Mario Vitória’s paintings seem to be magnificent announcements for the show of life. In his compositions there is a splendour which one expects to see on an advertisement, in a story to sell, ensuring incredible hilarious or horror adventures in which men and animals are struggling between caresses and attacks. This is what I mainly perceive of what the painter presents, because there is no peace in the human condition in which he paints.On the contrary, he establishes a permanent crisis, strongly supported on the movement and underlined for being a master ironist, which I immediately confess in the titles he adopts.
“To enjoy the breach, the rule needs to be inviolable” (Para gozar a violação é necessário que a regra seja inviolável), is the title of one of his paintings, which concisely establishes with its audience a pact with subversion, constantly dealing with a non-correspondence with the expected, and substantially meeting a darker side of humour, undermining moral precepts, and ultimately calling for a fundamental artistic freedom.
Mário Vitória’s art is made of extrapolation and exaggeration, being a true and narrative image of a dream or a nightmare, given its delusional aspect. It is through the combination of diverse elements and figures that he reaches the visually explosive outcome of his work. It is perhaps the most immediate feature of what he does: the explosion. Sometimes, extremely sharp, having a concentric point where everything seems to emanate, and the colouring as if ripped into rays, which intrudes in the design, alludes to that typical dispersion of what suddenly shocks.
The painting “Always through the same door” (Em todo o caso sempre pela mesma porta) emphasizes the ever present aspect of social criticism. It is clear that Mário Vitória, however much exaggeration, dream or explosive force, has a dysphoric vision of the human being unable to believe in the “noble savage”. Through this door all will enter, perhaps naively, to a socially expected standardization, turning like little soldiers, undifferentiated, marching neatly as dolls, being this fear one of the most recurrent topics of contemporary consciousness.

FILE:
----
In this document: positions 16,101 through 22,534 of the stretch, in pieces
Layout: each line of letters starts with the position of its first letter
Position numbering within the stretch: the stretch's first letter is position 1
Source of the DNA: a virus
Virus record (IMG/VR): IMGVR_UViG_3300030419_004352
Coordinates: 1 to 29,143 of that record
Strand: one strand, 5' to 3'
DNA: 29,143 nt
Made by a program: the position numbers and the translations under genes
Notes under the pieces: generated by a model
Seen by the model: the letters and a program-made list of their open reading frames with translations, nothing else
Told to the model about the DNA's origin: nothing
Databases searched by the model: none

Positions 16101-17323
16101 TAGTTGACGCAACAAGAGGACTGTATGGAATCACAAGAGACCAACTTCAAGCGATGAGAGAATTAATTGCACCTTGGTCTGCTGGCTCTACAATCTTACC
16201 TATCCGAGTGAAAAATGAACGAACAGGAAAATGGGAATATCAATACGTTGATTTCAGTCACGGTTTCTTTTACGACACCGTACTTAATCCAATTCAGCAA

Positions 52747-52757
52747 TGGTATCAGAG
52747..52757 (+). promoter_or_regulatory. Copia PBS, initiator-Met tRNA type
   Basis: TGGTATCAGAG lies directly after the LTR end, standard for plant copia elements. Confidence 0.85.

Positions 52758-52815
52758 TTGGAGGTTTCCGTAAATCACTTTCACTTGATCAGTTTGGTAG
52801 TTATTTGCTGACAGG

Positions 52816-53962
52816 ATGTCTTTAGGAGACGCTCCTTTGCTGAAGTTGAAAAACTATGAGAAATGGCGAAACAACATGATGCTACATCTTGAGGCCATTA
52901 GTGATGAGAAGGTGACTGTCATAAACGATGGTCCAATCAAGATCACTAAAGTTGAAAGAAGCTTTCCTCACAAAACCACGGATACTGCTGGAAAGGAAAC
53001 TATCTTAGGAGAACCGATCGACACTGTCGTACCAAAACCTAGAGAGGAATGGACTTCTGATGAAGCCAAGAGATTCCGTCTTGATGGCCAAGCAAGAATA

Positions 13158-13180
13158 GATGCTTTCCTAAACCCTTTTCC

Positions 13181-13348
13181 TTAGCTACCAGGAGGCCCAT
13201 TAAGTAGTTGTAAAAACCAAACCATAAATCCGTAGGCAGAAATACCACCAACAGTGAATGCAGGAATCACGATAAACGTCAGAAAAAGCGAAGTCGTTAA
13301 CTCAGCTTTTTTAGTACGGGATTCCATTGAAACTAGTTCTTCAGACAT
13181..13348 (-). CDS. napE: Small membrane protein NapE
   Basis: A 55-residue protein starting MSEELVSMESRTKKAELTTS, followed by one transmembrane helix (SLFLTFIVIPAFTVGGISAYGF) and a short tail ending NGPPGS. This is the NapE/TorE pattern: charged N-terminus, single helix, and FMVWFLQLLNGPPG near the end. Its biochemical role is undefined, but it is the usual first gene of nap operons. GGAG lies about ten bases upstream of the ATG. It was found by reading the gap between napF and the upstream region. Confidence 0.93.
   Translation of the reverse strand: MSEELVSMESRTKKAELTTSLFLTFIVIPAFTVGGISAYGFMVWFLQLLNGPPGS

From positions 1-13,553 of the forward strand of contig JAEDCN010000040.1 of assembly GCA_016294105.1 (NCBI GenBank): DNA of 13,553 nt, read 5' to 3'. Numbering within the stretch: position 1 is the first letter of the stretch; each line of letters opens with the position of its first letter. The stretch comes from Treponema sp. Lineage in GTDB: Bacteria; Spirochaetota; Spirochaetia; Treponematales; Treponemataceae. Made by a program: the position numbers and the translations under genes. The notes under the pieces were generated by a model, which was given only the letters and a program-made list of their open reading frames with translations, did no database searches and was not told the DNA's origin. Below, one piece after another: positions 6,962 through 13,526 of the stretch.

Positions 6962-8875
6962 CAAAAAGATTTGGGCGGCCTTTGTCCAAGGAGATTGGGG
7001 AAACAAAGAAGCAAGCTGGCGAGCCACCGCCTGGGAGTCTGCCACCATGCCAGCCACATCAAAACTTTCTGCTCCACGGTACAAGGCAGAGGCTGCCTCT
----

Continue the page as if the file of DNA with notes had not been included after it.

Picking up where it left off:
For the always-violent portrait of men and animals, the painter uses an aggressive design, making the blend between the individual apparently more sensitive, or naive, with the imminent danger. Among children, women or the elderly, there may be the spectre of death, in the same way as lions or whales may be hovering, always seeming to announce the doom of the unwary. It is in this perversion that lies the hardest aspect of these paintings, as an ineluctable destiny about to be fulfilled. We are forced to witness the moment when the narrative of a life is resolved, defined; when it acquires its maximum uniqueness, which ultimately brings us all back to the unexpected and ephemerality tragedy. In these paintings we are led by the hand – because we are deeply seduced with the fanciful and even children’s tale aspect – to face the perishable of all things, the perishable man. Here, the man is as in his maximum circus, the place where any philosophy will aid him by exception, and emerge him with contempt facing the animals so, with them, measure the forces, resemble, differentiate, die.
Mário Vitória’s stories are the most accomplished of our current art, cleverly regaining mastery of design and relevance of topics. What he accomplishes is a highly characteristic result that among many proposals of so many artists, stands out as a unique signature and by far so necessary. All to ensure that painting is still done with mastery and impetus haste.
translated by Ana Andrade
Valter Hugo Mãe, March 2008